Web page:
A DODGY tattoo artist who practised on young girls at a seedy makeshift parlour in his Paisley home has left them all suffering an agonising wait to find out if they have caught a potentially-fatal disease.
Paisley Sheriff Court heard that Jamie Drew took money from girls as young as 12 in return for giving them tattoos at his flat in Fulbar Road after they had used the Facebook social networking site to contact each other.
However, 21-year-old Drew – who was sporting a shocking-pink hairstyle when he arrived at court yesterday – had no professional training or qualifications.
Now the girls who were involved are having to go to hospital regularly for a year-long course of injections amid fears they may have caught the hepatitis B virus.
Depute fiscal Lesley MacNeil told the court that self-styled ink artist Drew had been paid by a 12-year-old girl, two others who were 13 and a fourth, who was 15.
His solicitor, Tom Williamson, said his client flatly denied that he had charged the girls for the tattoos.
The 12-year-old girl and her 13-year-old school pal went to Drew’s flat on May 26, where the younger of the two was told to lie on a bed.
She then moved her clothing to expose her left hip, where he tattooed a treble clef.
Ms MacNeil said that, although the accused had worn gloves and had been seen to wipe the needles on each occasion, it could not be confirmed if they had been properly sterilised.
The second girl also lay on the bed before being tattooed on her lower stomach, at hip level, with the words ‘Love is forever’ beside a pink heart.
The court was told Drew had been paid £30 for doing the tattoos.
After the girls told their friends what they had done, the other 13-year-old and a 15-year-old pal made contact with Drew, who agreed to tattoo them as well.
The fiscal said that, on each occasion, the girls involved had revealed their ages to the accused.
The 15-year-old sat on the edge of a bed as Drew tattooed ‘Mum’ on her shoulder, alongside a heart shape.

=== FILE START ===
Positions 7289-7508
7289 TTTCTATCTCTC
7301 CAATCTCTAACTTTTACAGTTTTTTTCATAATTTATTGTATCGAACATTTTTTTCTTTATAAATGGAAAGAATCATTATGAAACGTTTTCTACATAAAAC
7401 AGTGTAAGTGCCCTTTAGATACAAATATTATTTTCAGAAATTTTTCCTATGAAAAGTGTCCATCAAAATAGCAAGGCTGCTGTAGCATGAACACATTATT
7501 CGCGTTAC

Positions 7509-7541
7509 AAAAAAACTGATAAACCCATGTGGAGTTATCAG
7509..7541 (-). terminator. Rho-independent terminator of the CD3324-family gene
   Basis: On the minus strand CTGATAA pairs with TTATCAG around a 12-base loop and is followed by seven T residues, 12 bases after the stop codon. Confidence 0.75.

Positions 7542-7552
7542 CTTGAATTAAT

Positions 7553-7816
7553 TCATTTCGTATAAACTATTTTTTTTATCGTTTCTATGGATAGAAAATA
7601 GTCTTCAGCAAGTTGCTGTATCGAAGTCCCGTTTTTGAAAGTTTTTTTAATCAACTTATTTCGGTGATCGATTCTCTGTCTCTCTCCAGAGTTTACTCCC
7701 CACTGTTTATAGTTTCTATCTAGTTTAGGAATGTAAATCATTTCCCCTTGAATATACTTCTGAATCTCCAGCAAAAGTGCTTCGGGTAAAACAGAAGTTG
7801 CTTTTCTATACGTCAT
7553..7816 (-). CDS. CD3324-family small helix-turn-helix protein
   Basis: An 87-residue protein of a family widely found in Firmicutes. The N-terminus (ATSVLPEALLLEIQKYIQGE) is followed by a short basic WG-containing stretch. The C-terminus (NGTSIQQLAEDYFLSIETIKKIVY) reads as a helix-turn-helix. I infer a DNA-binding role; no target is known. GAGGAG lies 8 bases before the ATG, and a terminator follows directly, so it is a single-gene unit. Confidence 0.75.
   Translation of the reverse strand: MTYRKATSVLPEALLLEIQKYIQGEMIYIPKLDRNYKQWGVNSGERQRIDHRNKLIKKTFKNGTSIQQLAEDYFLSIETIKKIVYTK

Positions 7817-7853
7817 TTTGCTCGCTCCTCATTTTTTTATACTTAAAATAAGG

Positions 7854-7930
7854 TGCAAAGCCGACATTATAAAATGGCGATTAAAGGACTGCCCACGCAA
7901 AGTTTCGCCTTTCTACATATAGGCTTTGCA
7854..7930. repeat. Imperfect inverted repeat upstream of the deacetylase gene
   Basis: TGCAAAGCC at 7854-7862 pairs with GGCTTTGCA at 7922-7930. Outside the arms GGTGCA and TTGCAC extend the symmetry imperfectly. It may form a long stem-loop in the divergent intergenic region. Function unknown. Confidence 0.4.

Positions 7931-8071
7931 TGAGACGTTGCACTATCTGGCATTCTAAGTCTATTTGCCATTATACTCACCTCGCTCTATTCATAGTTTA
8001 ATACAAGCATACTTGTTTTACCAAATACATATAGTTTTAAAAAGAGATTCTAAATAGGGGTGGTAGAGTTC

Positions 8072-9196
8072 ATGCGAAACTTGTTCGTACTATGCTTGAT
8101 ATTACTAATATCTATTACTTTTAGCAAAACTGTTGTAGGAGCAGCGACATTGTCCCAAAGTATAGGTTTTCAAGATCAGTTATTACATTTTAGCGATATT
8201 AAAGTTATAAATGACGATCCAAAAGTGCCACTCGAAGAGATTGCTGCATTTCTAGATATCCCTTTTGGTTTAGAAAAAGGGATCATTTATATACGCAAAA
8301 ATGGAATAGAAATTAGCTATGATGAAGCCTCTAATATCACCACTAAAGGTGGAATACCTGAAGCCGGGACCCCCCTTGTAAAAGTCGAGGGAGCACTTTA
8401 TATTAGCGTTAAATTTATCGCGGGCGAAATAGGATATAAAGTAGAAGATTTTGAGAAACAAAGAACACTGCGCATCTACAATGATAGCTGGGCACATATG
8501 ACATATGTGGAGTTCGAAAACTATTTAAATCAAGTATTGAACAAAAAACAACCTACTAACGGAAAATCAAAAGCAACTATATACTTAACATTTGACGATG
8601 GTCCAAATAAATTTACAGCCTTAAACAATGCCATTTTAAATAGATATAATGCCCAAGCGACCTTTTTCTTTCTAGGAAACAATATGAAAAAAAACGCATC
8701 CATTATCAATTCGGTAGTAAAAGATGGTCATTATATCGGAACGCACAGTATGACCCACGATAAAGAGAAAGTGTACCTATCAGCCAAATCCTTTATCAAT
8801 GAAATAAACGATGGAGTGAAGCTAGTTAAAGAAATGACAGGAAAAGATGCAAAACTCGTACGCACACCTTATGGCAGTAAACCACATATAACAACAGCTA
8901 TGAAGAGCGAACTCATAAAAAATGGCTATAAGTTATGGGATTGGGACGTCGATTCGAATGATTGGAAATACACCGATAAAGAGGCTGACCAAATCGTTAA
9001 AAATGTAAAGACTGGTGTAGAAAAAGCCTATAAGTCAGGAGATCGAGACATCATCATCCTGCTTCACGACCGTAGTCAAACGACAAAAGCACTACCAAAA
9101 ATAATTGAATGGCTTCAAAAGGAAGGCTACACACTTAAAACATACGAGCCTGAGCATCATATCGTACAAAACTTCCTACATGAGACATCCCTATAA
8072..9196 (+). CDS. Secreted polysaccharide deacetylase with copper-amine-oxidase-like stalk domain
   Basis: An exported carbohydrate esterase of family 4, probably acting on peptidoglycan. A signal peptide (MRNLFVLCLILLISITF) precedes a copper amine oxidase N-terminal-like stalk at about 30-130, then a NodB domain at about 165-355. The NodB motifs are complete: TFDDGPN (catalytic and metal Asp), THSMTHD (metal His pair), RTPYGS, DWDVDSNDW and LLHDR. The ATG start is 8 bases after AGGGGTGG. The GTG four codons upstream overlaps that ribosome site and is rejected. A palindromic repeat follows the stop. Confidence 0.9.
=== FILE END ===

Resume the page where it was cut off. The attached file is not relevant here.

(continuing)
Her younger friend then lay on the bed and exposed her lower stomach to allow Drew to tattoo the words ‘Daddy’s little girl’ as she lay there.
Ms MacNeil said Drew was paid £25 for carrying out that work.
The alarm was raised on June 6 when a mother of one of the girls saw her daughter’s tattoo.
She was provided with the names of the others involved and their parents were also alerted.
Ms MacNeil said that, as it was not known if the needles had been properly sterilised, all of the girls had gone to Paisley’s Royal Alexandra Hospital to begin a year-long course of injections for hepatitis B.
When police interviewed Drew and arrested him, he claimed he no longer had the tattoo gun.
Mr Williamson said his client had an interest in tattooing and, when he was given the gun and needles in sealed packs, he decided to expand his expertise by practising on the girls after one of them made contact with his girlfriend via Facebook.
The lawyer added that his client had wiped the needles on each occasion with a watered-down Dettol solution.
Drew insisted he had not known the girls’ ages but accepted it was obvious they were under 18.
The court heard that he now accepted he had acted recklessly.
Sheriff Colin McKay said that, in 25 years on the bench, it was the first time he had encountered a prosecution under the Tattooing of Minors Act of 1969.
As the Crown had prosecuted Drew in that way, the maximum sentence that could be imposed was a fine of £1,000.
Sheriff McKay told Drew that, as he was unemployed and had limited income, he was prepared to restrict the penalty to £500 and, due to his early guilty plea, that would be reduced to £350, to be paid at £10 per fortnight.
Drew told the court he will not be carrying out any more tattooing in the future, having handed the kit back to the person who gave it to him.